The Montgomery County data related to juvenile crimes and crimes linked to the gang also speaks to the expansion of the MS13 and increased recruitment. According to a report by the MCPD, the number of these types of homicides doubled in 2015, while aggravated assaults, thefts and incidents involving illegal firearms also increased.
The situation was so alarming that the county authorities called an extraordinary meeting in June 2016 to discuss of the resurgence of the MS13, the rise in crimes and a new factor in the equation: the dire security situation in the violent Northern Triangle (Guatemala, El Salvador and Honduras) from which, they and FBI authorities suppose, the gangs were taking their orders.
During the meeting, three legal analysts presented a document to three local government commissions, which said that the “unprecedented level” of MS13 activities, such as the increased recruitment and the homicides were linked directly to, among other things, the political and criminal evolution of the gangs in Central America, according to the Health and Human Services (HHS).
According to the document, “This is being fueled, in part, by geo-political factors in Central America, most notably, the hard line stance against the gangs by the El Salvador government in the wake of the collapse of the long standing truce between the two sides.”
Another reason mentioned is the increasing trend of UAC, who are vulnerable to the gang’s influence and represent ripe recruits.
“The unaccompanied minors who embark on their flights from their native countries face significant risks including extortion, robbery, physical and, sexual assaults that further contribute to the trauma they suffer. [The] isolation (once they arrive) that many of them feel or experience makes them more susceptible to victimization, gang recruitment, and participation in criminal activity,” stated the HHS.
The Expansion Continues?
The discovery of Chucky’s meeting with cell leaders in the United States and the orders he issued helped US authorities better comprehend the inner workings of the MS13 on the East Coast. Their decade-old understanding of the structure as fragmented and disorganized was outdated and misleading.
“There are communications between the leaders here and those of gangs in El Salvador, especially with certain veteran leaders,” said LeValley. “They are communicating and giving instructions as well as directions for the programs of gangs here [in the United States]. Some are very specific instructions on what to do with a particular issue, for example an informant.”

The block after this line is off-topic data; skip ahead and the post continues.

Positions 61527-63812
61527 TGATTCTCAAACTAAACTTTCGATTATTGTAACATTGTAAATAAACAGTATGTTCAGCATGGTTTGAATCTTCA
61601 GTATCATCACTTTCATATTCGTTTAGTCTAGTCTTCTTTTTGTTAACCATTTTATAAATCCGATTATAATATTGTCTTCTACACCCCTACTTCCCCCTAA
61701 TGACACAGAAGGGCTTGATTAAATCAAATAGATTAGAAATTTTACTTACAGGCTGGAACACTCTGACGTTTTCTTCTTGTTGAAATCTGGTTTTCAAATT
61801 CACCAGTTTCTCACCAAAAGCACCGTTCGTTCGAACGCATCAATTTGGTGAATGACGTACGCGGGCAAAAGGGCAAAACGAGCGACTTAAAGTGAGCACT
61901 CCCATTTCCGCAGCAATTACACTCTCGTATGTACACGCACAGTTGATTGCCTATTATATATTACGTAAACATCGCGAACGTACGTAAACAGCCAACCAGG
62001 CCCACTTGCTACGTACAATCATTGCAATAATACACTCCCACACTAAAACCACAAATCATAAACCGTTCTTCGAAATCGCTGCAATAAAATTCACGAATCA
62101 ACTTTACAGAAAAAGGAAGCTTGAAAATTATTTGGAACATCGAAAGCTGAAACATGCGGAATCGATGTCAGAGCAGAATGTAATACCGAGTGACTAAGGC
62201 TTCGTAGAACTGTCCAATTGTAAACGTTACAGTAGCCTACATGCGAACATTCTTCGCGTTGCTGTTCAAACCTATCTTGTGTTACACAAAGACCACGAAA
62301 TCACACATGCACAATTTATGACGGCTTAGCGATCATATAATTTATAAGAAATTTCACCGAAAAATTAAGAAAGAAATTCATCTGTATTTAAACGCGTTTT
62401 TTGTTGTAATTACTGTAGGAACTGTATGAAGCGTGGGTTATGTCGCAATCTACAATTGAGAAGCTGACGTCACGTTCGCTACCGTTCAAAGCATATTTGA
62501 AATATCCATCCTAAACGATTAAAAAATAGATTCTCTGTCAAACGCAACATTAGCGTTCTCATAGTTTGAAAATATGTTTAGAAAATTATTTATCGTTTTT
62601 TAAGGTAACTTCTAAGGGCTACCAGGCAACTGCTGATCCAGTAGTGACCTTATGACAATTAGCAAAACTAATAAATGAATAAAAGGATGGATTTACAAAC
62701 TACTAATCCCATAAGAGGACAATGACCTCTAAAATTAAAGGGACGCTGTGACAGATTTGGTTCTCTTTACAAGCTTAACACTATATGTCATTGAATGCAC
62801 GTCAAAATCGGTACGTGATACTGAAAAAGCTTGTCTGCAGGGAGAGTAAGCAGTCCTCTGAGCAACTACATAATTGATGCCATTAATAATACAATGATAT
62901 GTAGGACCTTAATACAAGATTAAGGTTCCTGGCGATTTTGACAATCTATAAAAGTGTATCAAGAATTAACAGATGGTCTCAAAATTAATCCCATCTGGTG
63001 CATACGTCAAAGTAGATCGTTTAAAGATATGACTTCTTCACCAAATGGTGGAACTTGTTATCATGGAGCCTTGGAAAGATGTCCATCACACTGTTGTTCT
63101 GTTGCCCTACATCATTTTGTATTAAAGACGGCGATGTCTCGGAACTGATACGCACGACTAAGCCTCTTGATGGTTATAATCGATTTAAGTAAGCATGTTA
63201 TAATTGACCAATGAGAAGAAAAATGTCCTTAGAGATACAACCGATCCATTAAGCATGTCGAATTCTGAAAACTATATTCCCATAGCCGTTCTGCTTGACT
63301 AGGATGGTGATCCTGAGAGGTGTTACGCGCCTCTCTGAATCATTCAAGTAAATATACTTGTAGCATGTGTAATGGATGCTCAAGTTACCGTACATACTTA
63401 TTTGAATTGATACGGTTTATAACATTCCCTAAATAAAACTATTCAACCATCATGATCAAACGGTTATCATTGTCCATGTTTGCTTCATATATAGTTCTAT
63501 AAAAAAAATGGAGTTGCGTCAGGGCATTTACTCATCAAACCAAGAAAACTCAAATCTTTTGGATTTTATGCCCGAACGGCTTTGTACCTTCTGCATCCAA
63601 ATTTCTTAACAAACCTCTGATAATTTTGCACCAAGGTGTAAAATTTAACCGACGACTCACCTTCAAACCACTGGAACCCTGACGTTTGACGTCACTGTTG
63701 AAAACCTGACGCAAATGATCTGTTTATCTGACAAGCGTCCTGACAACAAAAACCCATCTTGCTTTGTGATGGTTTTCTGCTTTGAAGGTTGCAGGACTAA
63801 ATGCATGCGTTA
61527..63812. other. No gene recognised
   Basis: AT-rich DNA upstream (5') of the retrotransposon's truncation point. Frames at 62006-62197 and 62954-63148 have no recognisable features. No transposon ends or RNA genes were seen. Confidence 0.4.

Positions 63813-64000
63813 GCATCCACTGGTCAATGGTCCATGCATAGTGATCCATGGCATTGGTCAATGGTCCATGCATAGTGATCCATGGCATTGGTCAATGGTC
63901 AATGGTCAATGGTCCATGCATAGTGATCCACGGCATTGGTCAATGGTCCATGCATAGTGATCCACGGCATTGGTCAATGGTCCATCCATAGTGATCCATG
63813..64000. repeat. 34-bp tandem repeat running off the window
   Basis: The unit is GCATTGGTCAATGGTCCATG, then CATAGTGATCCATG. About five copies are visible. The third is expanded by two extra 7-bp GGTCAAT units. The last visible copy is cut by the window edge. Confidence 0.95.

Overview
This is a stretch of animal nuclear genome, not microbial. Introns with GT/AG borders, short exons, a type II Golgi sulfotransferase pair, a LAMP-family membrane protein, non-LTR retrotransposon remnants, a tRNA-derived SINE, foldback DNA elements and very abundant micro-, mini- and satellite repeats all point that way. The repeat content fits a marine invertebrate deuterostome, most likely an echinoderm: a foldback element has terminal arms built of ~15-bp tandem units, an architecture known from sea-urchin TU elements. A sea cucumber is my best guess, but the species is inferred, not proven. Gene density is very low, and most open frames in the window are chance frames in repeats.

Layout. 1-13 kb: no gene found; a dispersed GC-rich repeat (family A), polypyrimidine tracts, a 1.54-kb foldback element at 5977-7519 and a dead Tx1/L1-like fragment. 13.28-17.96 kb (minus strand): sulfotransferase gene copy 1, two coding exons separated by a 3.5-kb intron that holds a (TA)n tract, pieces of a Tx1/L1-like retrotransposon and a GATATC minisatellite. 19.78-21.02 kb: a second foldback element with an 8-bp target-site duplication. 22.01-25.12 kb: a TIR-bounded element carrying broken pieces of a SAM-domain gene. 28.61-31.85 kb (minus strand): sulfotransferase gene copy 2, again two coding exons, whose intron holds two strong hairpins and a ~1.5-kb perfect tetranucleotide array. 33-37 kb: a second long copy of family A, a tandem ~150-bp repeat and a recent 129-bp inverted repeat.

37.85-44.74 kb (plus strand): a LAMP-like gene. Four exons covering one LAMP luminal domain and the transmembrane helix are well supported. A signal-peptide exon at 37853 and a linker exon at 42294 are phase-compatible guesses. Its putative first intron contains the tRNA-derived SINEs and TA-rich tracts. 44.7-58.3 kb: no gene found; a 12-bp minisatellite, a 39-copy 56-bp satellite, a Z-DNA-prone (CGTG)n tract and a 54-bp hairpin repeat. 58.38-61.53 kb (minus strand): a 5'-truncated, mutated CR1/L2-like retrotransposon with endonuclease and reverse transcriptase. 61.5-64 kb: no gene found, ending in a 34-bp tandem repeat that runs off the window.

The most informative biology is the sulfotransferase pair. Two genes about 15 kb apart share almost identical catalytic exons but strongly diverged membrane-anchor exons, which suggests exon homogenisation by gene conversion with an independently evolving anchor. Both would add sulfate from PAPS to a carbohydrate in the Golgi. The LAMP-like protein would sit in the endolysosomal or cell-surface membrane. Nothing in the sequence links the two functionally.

Between the meeting in Richmond, the five homicides in Massachusetts and the 19 attempted homicides attributed to nine cliques, it was clear who was giving the orders.
“It is required from MS13 leaders, members and associates that they send specific amounts of money to the leaders in El Salvador on a monthly basis; the money is used to, among other things, buy weapons, drugs and mobile phones,” prosecutors Peter K. Levitt and Christopher Poll wrote in their indictment (pdf) of the MS13 in Massachusetts.
SEE ALSO: El Salvador News and Profiles
Special agent LeValley also said the orders are approved by the top leaders in El Salvador, another sign of the type of coordination that many thought had ended.
“It is also quite common that the gangs [in the United States]?look for approval or concurrence from some of the senior leaders in El Salvador before taking action. And there are also instructions of some leaders related to specific programs here, whether it be in Boston, Maryland, DC or Virginia. Some of the leaders may think that a clique is not holding true to the tenants of the gangs or they consider that the clique here is not producing enough revenue. You will have communications that indicate that they’re telling a particular clique to step it up or even deciding who will be in charge,” reiterated LeValley.
FBI sources contacted by InSight Crime view the orders given by Chucky in Richmond and, more generally, the meetings between different cells as a means of reestablishing a clear hierarchy within the criminal structure in the United States. At the top of the power pyramid sits the Salvadoran leadership with its spokespeople and intermediaries, who wield significant power over vast proportions of the effort in the United States.
“Clarifying the hierarchy allows for orders to flow normally from the most important chiefs in El Salvador to the streets in Boston,” reads the testimony written by Jeffrey E. Wood, one of the FBI special agents who participated a massive MS13 investigation in a Massachusetts case.
The reported expansion was severely impacted after Chucky and several clique leaders — mostly from Massachusetts — were arrested and brought to court in January 2016 on federal charges.
Chucky did, however, have a chance to spread the word prior to his arrest. Just a month after the Richmond meeting, he had travelled nearly 900 kilometers between his Richmond residence and an auto shop located in Everett, Massachusetts on the outskirts of Boston, to follow up on the meetings concerning the East Coast expansion.
*American University’s Center for Latin American & Latino Studies is concluding a multi-year research initiative evaluating the transnational criminal capacity of MS-13 in the US and El Salvador. For further information, go here. This project was supported by Award No. 2013-R2-CX-0048, by the National Institute of Justice, Office of Justice Programs, US Department of Justice. The opinions, findings, and conclusions or recommendations expressed in this publication are those of the author(s) and do not necessarily reflect those of the Department of Justice.